States are wise to turn down Biden’s poison unemployment money

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It is quite rare to see a state turn down federal money. It is rarer still to see states turn it down in the name of improving their own economies.

Fortunately, several states are now doing just that. Why? Because President Joe Biden’s economic stimulus is making what’s rational for workers irrational for the economy as a whole.

At this point, the fact is unavoidable: The Biden administration’s foolish decision to extend increased unemployment benefits through the summer is clearly retarding the job market’s recovery. It made sense to pay out something to workers in exchange for government restrictions on their livelihood. But the long-term extension of extra-generous benefits has turned all the incentives on their head. For too many workers, the increased benefit makes it at least as profitable not to work as it is to work. And how can you blame anyone for not working if it actually costs them money?

Don’t blame the workers. Do blame the White House that chose to frame their choice for them so irrationally.

And indeed — how short-sighted it was in hindsight. It is still May, and the Centers for Disease Control and Prevention has now rescinded guidelines recommending mask-wearing in most contexts. Yet, the Biden administration has saddled the nation with payments for not working that will last straight into September, even though the virus’s spread has been arrested. That’s three-and-a-half more months of needless, counterproductive payments that are actually preventing the restoration of the labor market to pre-coronavirus levels.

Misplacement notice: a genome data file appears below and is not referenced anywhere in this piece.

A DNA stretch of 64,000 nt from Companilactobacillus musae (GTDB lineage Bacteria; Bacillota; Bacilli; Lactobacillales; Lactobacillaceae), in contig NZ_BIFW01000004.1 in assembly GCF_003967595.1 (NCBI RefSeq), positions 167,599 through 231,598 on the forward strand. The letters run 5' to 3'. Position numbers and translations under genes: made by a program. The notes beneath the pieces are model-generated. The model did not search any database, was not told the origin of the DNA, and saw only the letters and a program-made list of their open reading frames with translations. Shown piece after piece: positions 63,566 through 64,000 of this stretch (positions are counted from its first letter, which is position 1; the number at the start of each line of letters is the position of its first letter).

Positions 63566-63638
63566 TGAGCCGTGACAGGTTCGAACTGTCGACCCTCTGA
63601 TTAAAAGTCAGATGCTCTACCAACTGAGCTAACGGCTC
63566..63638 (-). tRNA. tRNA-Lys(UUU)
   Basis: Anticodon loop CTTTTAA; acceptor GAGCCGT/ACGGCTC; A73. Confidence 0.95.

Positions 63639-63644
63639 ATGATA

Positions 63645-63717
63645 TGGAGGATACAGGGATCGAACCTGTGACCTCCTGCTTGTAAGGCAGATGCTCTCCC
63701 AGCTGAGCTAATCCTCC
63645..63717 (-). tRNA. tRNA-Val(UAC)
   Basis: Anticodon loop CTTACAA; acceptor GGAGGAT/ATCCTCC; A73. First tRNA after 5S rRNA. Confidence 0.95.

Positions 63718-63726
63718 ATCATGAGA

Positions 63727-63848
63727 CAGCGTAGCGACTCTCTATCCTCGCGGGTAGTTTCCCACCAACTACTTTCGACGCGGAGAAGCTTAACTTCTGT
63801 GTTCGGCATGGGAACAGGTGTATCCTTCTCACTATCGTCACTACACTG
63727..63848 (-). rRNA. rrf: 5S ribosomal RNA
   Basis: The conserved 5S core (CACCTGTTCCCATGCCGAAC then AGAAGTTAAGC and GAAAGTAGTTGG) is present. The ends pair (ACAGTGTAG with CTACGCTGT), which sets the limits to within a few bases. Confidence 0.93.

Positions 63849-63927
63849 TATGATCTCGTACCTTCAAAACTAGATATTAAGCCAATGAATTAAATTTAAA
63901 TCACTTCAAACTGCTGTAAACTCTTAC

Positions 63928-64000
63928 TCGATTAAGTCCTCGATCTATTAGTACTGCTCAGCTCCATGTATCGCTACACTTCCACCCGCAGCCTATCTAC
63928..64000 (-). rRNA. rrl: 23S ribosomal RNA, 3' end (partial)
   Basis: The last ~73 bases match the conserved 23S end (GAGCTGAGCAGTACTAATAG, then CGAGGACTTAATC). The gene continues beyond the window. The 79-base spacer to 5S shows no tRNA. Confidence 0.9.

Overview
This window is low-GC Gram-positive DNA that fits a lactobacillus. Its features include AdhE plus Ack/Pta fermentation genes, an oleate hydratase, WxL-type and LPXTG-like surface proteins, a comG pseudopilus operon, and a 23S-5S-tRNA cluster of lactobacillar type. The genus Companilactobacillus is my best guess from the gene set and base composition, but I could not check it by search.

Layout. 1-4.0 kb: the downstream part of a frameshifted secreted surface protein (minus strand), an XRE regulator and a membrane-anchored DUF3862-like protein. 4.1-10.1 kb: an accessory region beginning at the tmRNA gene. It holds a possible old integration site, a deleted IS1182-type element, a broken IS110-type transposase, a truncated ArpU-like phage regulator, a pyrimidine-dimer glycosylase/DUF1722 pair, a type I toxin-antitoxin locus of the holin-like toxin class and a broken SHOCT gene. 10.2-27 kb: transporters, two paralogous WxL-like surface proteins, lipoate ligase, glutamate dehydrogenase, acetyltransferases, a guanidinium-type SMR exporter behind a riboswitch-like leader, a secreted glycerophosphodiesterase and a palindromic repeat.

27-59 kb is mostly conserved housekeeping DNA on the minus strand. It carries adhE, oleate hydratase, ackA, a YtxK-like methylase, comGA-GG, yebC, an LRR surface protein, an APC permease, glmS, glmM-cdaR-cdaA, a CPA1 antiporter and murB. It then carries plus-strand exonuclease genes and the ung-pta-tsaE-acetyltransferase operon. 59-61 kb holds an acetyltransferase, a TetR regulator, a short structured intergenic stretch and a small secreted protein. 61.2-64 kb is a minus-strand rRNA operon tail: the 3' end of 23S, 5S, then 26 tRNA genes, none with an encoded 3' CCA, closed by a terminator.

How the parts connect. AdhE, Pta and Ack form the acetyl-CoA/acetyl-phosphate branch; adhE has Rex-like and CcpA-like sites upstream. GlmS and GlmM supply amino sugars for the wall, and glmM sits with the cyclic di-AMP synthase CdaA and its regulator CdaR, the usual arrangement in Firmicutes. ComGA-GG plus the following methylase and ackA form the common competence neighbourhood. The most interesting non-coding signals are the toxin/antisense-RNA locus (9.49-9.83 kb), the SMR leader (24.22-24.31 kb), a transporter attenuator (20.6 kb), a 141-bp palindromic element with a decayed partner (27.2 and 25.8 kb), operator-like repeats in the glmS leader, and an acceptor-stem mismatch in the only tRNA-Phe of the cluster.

Biden himself is in complete denial about the problem. “You can't refuse [job offers] and just keep getting the unemployment benefits,” he said. But everyone knows this is a toothless provision in the law. Those on unemployment benefits need only make a token effort at finding work in order to keep the Biden-bucks a-coming. And as long as they're being paid so well, why should they do anything more?

This is why some states, already having seen enough, are taking matters into their own hands and cutting off the expanded benefits, even though that means giving up federal money. Meanwhile, some of them are even offering bonuses to workers who leave unemployment and take a new job. This is a good idea because incentives matter. The labor forces in these states, once the Biden administration is no longer there to offer them perverse incentives, will get back on the job.

States control unemployment benefits. In this case, they are reasserting control in order to bring residents off the sidelines whom Biden has given reasons not to work. All other states would be wise to follow the example of Alabama, Arkansas, Idaho, Iowa, Mississippi, Missouri, Montana, North Dakota, South Carolina, Tennessee, and Wyoming. These states have now all set an early end-date for the increased unemployment benefits, some as soon as next month.

And at the federal level, Sen. Ben Sasse, a Republican from Nebraska, is offering legislation that would codify the idea of giving workers signing bonuses for taking new jobs quickly.

Biden can continue to be in denial as long as he wants. But as these states' job markets recover rapidly, he will be in a difficult place explaining why.





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